Oliver's rival in the film onscreen and off (for awards) is the unforgettable European stage actress Blanche Yurka playing the pathetic Madame DuFarge. You can't help but sympathize with this tragic yet bitter character who has seen so much suffering that she can't help but want revenge. Yurka had only a few more opportunities to shine in films, but this was her showiest roles, and one for which she deserved recognition. In subsequent versions of this film, DuFarge was a much younger character, making her seem less hard. Yurka's scene in court where she reveals all is simply one of the best performances of a monologue in screen history.

Then, there is Ronald Colman as the tragic Sydney Carton who suffers an unrequitted love for Lucy and decides as a result to make the ultimate sacrifice. No one other than Colman could have done this role justice; he simply is Sydney Carton just as much as Gable was Rhett Butler, just as much as James Cagney was George M. Cohan. No, it is not the leading role. He doesn't even appear until way into the film, but once he does, he is unforgettable. What then turns into the film's lead makes for breathtaking cinema presence.

I also want to take time to mention the little-talked-about Lucille LaVerne who plays the part of DeFarge's co-hort "La Vengeance". Watch this film (again if you've already seen it) with D.W. Griffith's "Orphans of the Storm". This is a good companion piece with "A Tale of Two Cities" as both are about the French Revolution, and it is amazing the similarity of the two characters which LaVerne played. It is almost like they are the same ones, here living with two different storylines. One of those rare occurances in films that just has to be seen.

"A Tale of Two Cities" is a film I can watch over and over. I have seen other versions, but this film ranks as the very best. The production design is outstanding; the music brilliant; and the writing excellent. Very few films in history rank total perfection; this is one of them.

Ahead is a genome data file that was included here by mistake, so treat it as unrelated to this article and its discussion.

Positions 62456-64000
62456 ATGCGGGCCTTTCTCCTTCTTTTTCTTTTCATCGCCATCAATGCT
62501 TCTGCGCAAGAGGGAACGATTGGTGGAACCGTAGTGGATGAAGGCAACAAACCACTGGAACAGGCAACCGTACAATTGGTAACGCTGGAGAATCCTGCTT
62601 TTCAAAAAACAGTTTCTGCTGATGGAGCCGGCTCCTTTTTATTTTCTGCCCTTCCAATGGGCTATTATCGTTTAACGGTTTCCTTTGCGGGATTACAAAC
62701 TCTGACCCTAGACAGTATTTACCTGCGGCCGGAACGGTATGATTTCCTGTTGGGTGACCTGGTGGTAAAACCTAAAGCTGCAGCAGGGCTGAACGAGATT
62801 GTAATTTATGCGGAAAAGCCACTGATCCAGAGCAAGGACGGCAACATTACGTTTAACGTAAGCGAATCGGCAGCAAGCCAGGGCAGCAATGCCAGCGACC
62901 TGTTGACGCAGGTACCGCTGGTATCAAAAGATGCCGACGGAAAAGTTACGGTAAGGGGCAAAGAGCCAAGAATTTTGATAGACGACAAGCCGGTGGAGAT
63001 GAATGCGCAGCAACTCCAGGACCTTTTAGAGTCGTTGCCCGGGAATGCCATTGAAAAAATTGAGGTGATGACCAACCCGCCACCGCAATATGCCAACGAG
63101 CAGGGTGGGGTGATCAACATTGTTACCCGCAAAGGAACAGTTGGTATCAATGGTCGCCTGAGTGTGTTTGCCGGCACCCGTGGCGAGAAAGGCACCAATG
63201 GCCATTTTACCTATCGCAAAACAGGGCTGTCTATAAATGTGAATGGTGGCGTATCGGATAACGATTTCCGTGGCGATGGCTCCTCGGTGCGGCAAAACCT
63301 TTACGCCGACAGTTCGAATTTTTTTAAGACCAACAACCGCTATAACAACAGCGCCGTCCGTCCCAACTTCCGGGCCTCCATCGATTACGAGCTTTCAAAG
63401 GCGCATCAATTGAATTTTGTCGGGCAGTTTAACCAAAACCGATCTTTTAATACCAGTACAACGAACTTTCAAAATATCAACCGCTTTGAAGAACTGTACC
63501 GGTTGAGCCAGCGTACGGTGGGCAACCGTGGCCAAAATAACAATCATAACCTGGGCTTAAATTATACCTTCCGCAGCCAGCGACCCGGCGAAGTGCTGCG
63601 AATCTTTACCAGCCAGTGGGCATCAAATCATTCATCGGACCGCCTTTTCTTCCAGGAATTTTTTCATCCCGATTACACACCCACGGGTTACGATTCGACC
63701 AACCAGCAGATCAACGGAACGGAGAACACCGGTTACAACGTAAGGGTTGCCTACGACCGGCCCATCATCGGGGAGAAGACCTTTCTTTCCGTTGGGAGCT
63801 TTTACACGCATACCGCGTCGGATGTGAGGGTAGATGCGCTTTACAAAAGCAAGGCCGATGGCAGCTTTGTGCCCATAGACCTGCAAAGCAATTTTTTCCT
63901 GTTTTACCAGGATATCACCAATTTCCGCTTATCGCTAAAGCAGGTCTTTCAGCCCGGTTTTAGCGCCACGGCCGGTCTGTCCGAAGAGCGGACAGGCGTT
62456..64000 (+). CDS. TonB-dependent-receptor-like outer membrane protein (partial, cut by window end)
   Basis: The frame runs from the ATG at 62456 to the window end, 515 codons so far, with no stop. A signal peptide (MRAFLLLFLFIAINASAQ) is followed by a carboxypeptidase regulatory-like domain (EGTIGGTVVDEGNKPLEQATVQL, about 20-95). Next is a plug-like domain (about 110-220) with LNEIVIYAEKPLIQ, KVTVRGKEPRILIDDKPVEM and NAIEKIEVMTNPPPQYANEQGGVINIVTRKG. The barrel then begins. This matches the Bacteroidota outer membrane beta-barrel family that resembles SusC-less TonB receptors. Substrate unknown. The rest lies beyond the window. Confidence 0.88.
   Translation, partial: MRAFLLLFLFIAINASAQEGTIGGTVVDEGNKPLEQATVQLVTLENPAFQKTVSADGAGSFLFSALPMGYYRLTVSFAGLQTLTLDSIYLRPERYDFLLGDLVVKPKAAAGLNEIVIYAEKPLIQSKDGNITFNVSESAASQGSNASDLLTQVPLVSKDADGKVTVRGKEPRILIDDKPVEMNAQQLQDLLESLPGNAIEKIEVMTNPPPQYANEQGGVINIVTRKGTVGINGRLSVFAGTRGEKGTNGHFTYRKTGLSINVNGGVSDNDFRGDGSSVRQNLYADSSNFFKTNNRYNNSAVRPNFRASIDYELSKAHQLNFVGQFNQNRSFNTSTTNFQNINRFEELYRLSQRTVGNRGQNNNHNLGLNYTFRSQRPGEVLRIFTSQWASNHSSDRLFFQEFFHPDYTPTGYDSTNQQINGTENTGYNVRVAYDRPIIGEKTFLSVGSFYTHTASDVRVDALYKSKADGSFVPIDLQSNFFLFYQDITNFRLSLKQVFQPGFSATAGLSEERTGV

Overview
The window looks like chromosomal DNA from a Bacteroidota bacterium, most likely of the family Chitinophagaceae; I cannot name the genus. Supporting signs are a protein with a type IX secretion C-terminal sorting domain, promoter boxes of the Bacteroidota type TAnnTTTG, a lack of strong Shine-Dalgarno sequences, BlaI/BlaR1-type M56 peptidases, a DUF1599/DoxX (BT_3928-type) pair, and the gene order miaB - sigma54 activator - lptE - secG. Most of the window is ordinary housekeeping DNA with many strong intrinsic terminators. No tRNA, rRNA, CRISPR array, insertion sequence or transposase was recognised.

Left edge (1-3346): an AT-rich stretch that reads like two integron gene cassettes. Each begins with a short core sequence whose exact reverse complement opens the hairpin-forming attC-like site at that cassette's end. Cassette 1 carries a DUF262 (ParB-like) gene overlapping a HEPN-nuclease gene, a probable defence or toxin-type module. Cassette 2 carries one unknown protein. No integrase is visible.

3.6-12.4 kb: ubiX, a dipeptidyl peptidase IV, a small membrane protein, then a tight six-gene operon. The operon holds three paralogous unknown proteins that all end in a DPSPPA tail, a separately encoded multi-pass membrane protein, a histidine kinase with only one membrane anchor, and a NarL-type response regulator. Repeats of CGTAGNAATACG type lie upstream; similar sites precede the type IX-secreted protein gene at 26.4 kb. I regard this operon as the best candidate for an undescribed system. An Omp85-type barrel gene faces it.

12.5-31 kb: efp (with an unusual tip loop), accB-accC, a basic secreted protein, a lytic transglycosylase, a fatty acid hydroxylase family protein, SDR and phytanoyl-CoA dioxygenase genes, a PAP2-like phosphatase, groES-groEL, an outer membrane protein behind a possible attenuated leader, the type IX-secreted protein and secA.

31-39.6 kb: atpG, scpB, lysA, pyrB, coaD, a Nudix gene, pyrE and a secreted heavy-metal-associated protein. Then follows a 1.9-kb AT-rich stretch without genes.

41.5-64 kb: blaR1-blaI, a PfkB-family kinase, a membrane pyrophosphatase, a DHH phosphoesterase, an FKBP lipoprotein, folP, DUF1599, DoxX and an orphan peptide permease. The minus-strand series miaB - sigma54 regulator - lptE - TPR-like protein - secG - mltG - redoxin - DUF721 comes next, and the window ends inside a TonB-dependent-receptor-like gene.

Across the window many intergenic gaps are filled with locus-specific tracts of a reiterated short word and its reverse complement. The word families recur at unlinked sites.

Was the above review useful to you?
See more (58 total) »

Message Boards

Discuss this movie with other users on IMDb message board for A Tale of Two Cities (1935)
Recent Posts (updated daily)User
Elizabeth Allan .... Lucie Manette krawczykk20
Book report SeaviewCircle
where can i find this movie with colour version mjcomic23
What Happens to Miss Pross? santol321
Vote for Sydney! GinaRenee
Lucille LaVerne and Disney's Wicked Queen philboleyn-1
See more »

Recommendations

If you enjoyed this title, our database also recommends:
- - - - -
The Lady and the Duke A Tale of Two Cities Sade A Tale of Two Cities Napoleon
IMDb User Rating:
IMDb User Rating:
IMDb User Rating:
IMDb User Rating:
IMDb User Rating:
Show more recommendations

Related Links

Full cast and crew Company credits External reviews
News articles IMDb Drama section IMDb USA section

You may report errors and omissions on this page to the IMDb database managers. They will be examined and if approved will be included in a future update. Clicking the 'Edit page' button will take you through a step-by-step process.